Today marks the 15th year since my dad died. He had lung cancer, diagnosed about 17 months before the cancer took his life. In those 17 months of knowing he was going to die, he really lived.
And so did I. I got engaged just before his diagnosis, then married, and when he died, I was pregnant with our first child, a daughter. We had just found out she was a girl, it was one of the last lucid conversations I had with him. Told him I was having a baby girl, what we planned to name her (at the time, which isn’t her name now). He was in his hospital bed in the living room next to the windows and all this natural light was flooding the house. Everything was brighter those last few months. I, of course, didn’t live at home anymore, so I was visiting sitting on his bed next to him and we watched the ultrasound video together. We both cried. I knew the hardest ending of my life was coming and in the midst of it, the very best beginning was already on her way.
Four and half months after he died, I gave birth in the middle of the night. There was almost no light in the room. I wore my dad’s watch and my mom was in the room with us. She came out perfect and I later learned the cord was wrapped around her neck. In those moments I didn’t know how serious it was that she get out NOW, my doctors were patient and careful with me. Everyone in the room knew why it felt heavy … and then all of a sudden she cried. My mom was crying, Aaron was crying, my breath was taken away, she was here! She was here. She was finally here, with me.
Those first few months and years are really blurry in love and pain. Grief is a weird salve, life is often a great distraction. But I can’t help but wonder if in those four and half months after he died and my daughter was still in the womb, did they know each other? I know how that sounds, and it’s ok. I’ve made peace with where my grief goes sometimes. But she’s always known who Pappy is. She has always known her grandpa. As a very little girl, she would have dreams about him. I used to think it was because we kept him alive for so long, in memory. We would talk about him and tell her stories and remember what it was like when he was with us. But then, 3 1/2 years later our son came and he did the same thing.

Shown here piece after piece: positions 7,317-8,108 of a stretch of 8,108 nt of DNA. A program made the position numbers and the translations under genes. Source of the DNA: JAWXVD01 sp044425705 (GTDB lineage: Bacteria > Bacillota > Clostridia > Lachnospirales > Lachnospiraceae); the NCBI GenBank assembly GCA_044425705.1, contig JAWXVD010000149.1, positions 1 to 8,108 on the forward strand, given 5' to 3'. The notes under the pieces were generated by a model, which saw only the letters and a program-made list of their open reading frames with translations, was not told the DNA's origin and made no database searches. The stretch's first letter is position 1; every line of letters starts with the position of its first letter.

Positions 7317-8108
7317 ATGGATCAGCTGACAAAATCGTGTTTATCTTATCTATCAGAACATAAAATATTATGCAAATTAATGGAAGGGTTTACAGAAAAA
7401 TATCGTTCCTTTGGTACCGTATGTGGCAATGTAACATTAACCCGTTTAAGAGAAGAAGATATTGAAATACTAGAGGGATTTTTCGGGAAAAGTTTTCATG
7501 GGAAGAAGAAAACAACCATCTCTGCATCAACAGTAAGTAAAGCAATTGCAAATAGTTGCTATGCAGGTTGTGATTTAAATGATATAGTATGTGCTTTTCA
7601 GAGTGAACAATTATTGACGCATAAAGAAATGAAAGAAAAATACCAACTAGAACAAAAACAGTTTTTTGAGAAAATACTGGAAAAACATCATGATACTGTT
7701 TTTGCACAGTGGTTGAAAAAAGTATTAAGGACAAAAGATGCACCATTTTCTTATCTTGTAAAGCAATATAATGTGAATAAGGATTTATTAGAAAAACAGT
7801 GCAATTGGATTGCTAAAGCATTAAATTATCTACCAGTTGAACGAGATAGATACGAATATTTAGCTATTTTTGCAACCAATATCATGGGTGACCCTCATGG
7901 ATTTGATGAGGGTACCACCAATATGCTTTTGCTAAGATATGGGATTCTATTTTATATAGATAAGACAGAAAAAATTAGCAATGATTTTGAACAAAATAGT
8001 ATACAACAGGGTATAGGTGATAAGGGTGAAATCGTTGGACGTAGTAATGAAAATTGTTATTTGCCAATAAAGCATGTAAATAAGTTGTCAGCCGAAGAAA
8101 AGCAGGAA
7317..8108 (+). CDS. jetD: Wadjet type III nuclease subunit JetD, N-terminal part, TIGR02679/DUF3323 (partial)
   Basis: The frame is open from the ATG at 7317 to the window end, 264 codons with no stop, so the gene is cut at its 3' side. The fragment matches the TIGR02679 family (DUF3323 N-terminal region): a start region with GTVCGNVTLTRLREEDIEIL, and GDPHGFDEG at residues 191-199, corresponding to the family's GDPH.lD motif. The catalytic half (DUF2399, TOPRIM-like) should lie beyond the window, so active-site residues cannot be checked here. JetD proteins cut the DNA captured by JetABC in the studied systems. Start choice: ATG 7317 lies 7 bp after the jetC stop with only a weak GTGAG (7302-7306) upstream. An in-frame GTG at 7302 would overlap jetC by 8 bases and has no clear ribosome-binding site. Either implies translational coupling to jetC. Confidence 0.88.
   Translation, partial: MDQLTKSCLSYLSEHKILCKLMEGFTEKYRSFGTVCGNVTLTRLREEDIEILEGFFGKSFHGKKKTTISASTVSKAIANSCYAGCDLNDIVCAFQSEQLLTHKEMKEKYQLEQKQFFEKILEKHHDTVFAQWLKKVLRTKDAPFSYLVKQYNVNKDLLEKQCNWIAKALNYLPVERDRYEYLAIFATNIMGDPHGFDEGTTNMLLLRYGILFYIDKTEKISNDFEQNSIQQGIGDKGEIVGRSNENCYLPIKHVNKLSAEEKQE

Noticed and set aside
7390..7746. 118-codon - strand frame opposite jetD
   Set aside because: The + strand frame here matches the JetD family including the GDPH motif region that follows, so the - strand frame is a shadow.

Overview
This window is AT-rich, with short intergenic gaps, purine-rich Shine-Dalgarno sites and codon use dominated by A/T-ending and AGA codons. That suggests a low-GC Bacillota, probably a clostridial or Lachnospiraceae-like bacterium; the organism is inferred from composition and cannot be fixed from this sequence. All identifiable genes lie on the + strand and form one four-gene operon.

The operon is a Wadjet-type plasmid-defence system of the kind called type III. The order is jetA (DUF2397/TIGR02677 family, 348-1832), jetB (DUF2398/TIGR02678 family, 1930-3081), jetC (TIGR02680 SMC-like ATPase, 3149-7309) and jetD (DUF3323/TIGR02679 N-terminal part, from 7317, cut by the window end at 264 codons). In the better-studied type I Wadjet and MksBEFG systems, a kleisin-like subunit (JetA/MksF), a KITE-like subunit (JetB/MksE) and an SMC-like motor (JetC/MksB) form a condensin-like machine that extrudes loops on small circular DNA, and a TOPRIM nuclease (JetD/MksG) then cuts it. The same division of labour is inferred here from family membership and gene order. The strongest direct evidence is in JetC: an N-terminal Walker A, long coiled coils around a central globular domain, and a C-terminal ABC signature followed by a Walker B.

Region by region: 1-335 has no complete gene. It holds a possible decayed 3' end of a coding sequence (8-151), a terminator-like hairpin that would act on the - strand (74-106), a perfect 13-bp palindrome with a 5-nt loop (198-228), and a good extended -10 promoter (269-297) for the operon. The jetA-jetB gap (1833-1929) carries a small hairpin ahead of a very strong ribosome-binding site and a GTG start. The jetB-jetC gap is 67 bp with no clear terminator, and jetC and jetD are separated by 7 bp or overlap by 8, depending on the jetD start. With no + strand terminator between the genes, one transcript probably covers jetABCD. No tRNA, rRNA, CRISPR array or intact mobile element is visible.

Life hasn’t turned out how I thought it would when he was still walking the earth with us to listen to my hopes and dreams. In a lot of ways, it’s better, in other ways, it’s just different. New, undiscovered. Things I hadn’t even known I could hope or dream for are now my life and I credit most of that awareness to the time spent with him. To being a student of his life. Watching him love, and hunger for living.
He was well enough to walk me down the aisle on my wedding day, with my birth-father. I had both of my dad’s flank me as I walked towards Aaron on a beautiful August afternoon.
364 days later he died.
That was 5,478 days ago.
I’ve missed him every single one.
But here’s to life: to learning how to live with no regrets, how to be generous in our love, time and efforts and to always picking up the check. To letting the people you love know, often, how much they mean to you. To chasing every dead end road we can find. To doing the weird thing, like packing it in to a motor home or camper for 6 weeks and traveling the country. Why? The answer is always, always: Why not?
Why not live this messy life wild? Why not capture each emotion on a mountain top? Why not take hundreds of photographs that maybe only ever take your own breath away, but make you remember what it’s like to be breathless? Why not say yes? Why not say no? Why not?
In the fifteen years of time passed since Wayne walked here with us – my grief rounded her edges, my writing found a rhythm, my heart softened towards love, and my regrets and mistakes that held me hostage have lost their teeth.
Now instead of being sad that he isn’t here, I am so, so thankful that he WAS at all. Whatever he was for me, I started to wonder what I was, we were, for him. And I have so much happiness in knowing that we were actually everything.
We sure were lucky to have him, but he left totally fulfilled. Maybe early, but ready.
And damn it, if there was ever a way to go. That’s it.